Thursday, April 21, 2016


The publishers of Spitfire Comics must have felt a bit of pressure to justify the title of their book. That's most likely why a diving Spitfire fighter plane is depicted on its cover, involved in fierce aerial combat with a Nazi bomber over an imperiled bridge.

The thing is -- Spitfire Comics was a superhero book, while its cover promised dogfighting war adventures. So the burden ends up falling on 17th century English swordsman "Black" Douglas, an English adventurer who turns a mishap on the high seas into a brief mid-20th-century superheroing career - and doubles down on the book's masthead.

Overtaken by pirates during one of their adventures, Douglas' ship is captured and his crew shanghaied into serving the thieving rogues. Only Douglas resists and, for his trouble, is dropped overboard in a lifeboat, somewhere in the middle of the ocean. After several hot, thirsty days of drifting, he stumbles across a desolate island -- from this point, pay close attention, because it's going to come fast and furiously.

Who could think of anything else?
Douglas slakes his thirst as a peculiar-tasting spring, unaware that he'd just drunk from the "Spring of Eternal Life," which the text tells us was Ponce DeLeon's ultimate goal. Maybe it goes under different branding in Douglas' part of the world. Likewise, the tiny island is dotted with plumes of fiery gasses which pop periodically around Douglas' landing site, like the land itself is trying to fart him off of it.

The gasses turn out to be some sort of sedative, but also preserve fabric in perfect condition, so that when an underground earthquake closes the vents, Douglas awakens after a 200 year-long nap with his undies still bunched just the way he left them.

We're not done yet! Taking to the sea, the sleepy beauty is intercepted by a "Natzi" U-Boat, whose commander entertains the English dandy in order to "show this dog that we Natzis are a superior race!" How does he do this? Well, he lets Douglas slap him into unconsciousness. Further Natzi soldiers are repelled by Douglas' breath -- and who wouldn't recoil at two centuries' worth of morning mouth?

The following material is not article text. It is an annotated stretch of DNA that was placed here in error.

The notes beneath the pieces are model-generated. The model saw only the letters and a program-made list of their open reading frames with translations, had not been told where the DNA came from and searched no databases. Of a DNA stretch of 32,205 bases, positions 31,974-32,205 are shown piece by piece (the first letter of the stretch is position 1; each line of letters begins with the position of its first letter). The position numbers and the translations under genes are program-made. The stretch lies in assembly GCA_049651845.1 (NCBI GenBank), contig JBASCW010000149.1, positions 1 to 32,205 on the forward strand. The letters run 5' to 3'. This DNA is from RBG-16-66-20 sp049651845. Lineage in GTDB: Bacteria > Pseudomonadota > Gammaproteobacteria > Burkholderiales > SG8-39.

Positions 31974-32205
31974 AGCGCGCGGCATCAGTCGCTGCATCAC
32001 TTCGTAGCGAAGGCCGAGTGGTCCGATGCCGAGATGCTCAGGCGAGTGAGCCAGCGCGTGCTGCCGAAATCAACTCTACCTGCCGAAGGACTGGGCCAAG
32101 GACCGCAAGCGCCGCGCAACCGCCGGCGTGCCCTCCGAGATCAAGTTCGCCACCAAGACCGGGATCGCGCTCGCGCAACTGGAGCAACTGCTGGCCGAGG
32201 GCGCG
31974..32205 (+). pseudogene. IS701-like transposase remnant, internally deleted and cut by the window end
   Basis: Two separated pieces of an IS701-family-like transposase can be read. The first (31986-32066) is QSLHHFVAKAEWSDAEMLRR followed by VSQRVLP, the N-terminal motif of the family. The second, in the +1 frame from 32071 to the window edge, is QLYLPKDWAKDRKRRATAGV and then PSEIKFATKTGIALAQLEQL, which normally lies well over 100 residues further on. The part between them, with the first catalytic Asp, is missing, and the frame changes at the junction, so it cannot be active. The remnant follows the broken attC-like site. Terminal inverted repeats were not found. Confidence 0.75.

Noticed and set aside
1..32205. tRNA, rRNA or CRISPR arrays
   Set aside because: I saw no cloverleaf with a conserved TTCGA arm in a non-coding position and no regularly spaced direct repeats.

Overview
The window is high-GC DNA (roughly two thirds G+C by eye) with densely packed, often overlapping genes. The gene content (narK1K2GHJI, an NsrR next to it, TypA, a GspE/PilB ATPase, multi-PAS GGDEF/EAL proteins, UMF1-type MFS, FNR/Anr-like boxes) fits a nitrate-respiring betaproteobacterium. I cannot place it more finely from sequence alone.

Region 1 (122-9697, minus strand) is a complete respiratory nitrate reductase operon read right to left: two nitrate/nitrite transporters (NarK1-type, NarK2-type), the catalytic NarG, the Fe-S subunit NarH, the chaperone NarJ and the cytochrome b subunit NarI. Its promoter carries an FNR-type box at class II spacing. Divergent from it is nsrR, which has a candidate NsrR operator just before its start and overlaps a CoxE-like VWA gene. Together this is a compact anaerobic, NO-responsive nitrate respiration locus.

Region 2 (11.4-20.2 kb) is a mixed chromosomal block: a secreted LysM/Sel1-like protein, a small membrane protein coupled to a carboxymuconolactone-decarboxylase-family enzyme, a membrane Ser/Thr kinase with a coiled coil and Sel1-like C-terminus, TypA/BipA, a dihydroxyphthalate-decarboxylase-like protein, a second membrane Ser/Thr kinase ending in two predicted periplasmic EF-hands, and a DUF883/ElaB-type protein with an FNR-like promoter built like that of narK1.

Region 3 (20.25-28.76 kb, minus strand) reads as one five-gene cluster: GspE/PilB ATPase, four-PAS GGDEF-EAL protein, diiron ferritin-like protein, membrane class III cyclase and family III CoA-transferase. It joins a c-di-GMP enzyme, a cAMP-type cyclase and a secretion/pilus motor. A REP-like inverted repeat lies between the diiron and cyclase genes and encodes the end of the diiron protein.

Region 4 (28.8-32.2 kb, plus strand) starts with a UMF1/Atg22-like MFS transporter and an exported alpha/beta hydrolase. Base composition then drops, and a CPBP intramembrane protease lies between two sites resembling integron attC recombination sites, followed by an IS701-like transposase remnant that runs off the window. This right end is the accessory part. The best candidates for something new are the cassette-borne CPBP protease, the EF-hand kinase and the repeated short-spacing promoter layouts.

It turns out that the gasses he'd been breathing for centuries have now settled in his very cells or something, and he can breathe them out at will -- causing his targets to fall asleep. Also, when he breathes them over a flame -- POOF -- he can ... spit hot fire! Supa hot fire!

And he's not even a rapper!

So that's why he's called Spitfire, but that's apparently not good enough. Escaping his Natzi tormentors, Douglas wanders into (well, under) an aerial dogfight between British and German planes. A fatally shot pilot lands his Spitfire before dying, and willing Douglas trades places with him, launching into the sky with relative ease ("Once in the plane, Black turns every gadget and the plane takes to the air" explains the caption, unexplainingly). Ta-daa, now he's the Spitfire! Maybe even Double Spitfire! And it only took two centuries and a lot of coincidence to get there!

The best thing about Spitfire is his absolute absence of period dialect. He shouts things like, when he takes control of the U-Boat, "Wow! I'd better beach this baby!" And with smoke shooting from his nose, he declares "Boy! This is great!" They didn't even talk this modern on Upstairs, Downstairs, and that took place in the same century!

Spitfire was a product of Malcolm Kildale, whose best-known work (to me, anyway) was Sgt.Spook. As it is, Spitfire didn't take off, although he did manage to fit in quite a lot of spitting fire during his brief run, and that's what really counts.


Hopper said...

The enemies are called "Naztis" twice in the panels shown -- was "Natzis" a mistake, or was the letterer groaning too hard to spell consistently?

Calamity Jon said...

It's probably just a transliteration of a regional pronunciation. A lot of Americans hit that "Z" really hard. Plus I imagine that Kildale lettered this one himself, and he would have been pretty young and possibly more of an artist than a speller ...

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